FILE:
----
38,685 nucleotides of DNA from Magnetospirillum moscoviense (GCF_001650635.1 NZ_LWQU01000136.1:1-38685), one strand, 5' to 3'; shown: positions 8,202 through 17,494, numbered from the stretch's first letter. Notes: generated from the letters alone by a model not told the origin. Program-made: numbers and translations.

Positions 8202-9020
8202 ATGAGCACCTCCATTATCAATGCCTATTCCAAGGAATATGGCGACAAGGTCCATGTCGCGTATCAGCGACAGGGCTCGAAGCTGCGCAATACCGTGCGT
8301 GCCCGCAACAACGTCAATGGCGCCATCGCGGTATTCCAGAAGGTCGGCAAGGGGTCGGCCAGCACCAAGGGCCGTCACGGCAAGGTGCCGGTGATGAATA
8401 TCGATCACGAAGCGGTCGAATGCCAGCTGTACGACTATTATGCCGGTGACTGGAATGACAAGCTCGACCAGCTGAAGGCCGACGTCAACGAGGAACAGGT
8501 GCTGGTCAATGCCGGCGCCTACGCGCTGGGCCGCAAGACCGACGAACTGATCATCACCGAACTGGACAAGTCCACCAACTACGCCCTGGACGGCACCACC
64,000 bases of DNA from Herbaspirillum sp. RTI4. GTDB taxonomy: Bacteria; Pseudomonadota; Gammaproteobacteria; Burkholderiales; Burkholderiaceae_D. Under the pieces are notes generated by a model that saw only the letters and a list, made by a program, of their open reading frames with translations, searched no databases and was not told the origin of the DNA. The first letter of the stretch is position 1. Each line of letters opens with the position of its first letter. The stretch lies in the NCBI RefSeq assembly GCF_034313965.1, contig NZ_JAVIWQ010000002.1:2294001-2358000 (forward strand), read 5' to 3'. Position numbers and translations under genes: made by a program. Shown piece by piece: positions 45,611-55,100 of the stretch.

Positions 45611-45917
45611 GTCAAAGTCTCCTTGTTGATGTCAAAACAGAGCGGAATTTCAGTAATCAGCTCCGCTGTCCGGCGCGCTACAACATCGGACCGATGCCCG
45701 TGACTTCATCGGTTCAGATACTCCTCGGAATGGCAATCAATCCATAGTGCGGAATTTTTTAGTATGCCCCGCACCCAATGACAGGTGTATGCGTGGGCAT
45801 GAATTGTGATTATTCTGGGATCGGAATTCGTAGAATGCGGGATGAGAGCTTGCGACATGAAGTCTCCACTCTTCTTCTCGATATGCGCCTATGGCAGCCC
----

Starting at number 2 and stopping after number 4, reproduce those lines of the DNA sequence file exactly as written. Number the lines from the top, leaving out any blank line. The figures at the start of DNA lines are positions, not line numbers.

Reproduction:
Positions 8202-9020
8202 ATGAGCACCTCCATTATCAATGCCTATTCCAAGGAATATGGCGACAAGGTCCATGTCGCGTATCAGCGACAGGGCTCGAAGCTGCGCAATACCGTGCGT
8301 GCCCGCAACAACGTCAATGGCGCCATCGCGGTATTCCAGAAGGTCGGCAAGGGGTCGGCCAGCACCAAGGGCCGTCACGGCAAGGTGCCGGTGATGAATA